Appliance rebate program will rev up in 2010

Whatever happened to the “cash for clunkers”-like program for new energy-efficient appliances?

Readers have called or e-mailed regularly about the planned $300 million federal rebate program that was included in the Obama economic stimulus package. Several callers with heating systems that are kaput have had particular urgency in their voices and don’t want to miss out on any rebate.

Unlike the $3 billion clunkers rebate blitzkrieg that boosted new-vehicle sales last summer, this program has proceeded more slowly and is aimed at longer-term household investments. It’s also being run differently, with each state deciding what kind of equipment will qualify for rebates.

The federal Department of Energy said last summer that only residential appliances that carry the Energy Star designation would qualify for a rebate. It suggested that rebates could be applied to water heaters, refrigerators, central air conditioners and other big-ticket appliances.

After talking with several people familiar with the program, it now appears details will be released by the end of the year on exactly the types of equipment each state will include in its rebate program as well as the amount of the rebates.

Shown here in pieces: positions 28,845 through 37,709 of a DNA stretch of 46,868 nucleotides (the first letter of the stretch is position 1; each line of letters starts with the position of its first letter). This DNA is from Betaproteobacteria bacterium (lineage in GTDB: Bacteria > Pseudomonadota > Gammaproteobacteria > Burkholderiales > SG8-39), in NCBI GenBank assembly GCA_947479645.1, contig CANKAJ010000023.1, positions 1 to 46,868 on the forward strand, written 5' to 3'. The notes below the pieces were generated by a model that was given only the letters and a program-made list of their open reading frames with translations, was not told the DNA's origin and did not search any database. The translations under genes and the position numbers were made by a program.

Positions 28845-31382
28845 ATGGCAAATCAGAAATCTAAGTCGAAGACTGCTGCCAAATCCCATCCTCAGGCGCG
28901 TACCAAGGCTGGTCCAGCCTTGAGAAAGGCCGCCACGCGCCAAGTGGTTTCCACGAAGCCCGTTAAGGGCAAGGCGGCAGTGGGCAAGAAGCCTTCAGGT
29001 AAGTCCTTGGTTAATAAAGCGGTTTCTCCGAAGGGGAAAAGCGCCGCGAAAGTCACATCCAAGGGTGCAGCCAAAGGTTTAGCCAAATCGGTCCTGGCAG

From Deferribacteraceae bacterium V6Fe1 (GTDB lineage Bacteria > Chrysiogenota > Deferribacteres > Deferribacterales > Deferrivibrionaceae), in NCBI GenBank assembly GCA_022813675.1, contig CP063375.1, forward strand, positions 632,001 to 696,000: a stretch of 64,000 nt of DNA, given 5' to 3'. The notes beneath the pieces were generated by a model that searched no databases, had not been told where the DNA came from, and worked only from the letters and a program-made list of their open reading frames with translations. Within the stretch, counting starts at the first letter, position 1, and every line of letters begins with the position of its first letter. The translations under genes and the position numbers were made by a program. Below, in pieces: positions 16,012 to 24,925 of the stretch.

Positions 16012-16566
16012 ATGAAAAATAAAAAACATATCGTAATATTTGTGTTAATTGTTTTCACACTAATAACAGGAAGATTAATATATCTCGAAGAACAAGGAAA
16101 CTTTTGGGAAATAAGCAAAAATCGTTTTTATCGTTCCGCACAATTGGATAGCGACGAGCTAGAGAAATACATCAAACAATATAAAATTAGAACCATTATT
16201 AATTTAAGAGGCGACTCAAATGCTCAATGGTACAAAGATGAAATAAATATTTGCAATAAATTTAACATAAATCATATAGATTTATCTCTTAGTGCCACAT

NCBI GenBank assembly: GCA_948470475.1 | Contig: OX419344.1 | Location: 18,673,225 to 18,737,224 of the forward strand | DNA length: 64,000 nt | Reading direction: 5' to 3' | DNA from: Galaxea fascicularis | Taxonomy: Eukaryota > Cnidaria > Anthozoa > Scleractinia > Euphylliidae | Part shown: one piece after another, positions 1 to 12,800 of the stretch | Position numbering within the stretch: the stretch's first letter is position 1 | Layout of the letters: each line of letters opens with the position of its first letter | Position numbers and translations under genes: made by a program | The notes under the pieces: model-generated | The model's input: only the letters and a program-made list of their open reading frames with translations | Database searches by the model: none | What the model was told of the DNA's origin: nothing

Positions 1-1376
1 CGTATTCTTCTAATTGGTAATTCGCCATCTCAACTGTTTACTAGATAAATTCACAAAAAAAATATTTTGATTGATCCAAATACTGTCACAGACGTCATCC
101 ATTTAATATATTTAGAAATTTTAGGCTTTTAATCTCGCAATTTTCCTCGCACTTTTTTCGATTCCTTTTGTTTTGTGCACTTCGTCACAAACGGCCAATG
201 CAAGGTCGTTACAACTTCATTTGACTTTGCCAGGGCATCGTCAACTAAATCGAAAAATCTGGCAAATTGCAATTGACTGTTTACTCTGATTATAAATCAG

Last month, the Pennsylvania Department of Environmental Protection said its PA Energy Equipment Rebate Program would cover only non-electrical heating, air conditioning and water heating equipment. In other words, new energy-efficient equipment must use natural gas, propane or oil.

Pennsylvania hopes to make the $10.9 million in federal funds it receives available for rebates by March. The Rendell administration estimated that it could fund 32,000 heating, ventilation and air conditioning installations. That would amount to an average rebate of about $340.

New Jersey, which is getting $8.33 million in federal funding, released some details on its plans in late October. For example, the rebate for specified Energy Star dishwashers would range from $25 to $75 and for refrigerators from $75 to $100. The state Board of Public Utilities said the rebates are tentatively scheduled to be offered beginning in January.

If your heater’s dead, obviously you can’t wait until January to replace it. But even if replacing it now might not qualify for a rebate, you may be eligible for a federal tax credit for energy-efficient equipment. You can read more about such tax credits on the federal Energy Star Web site here.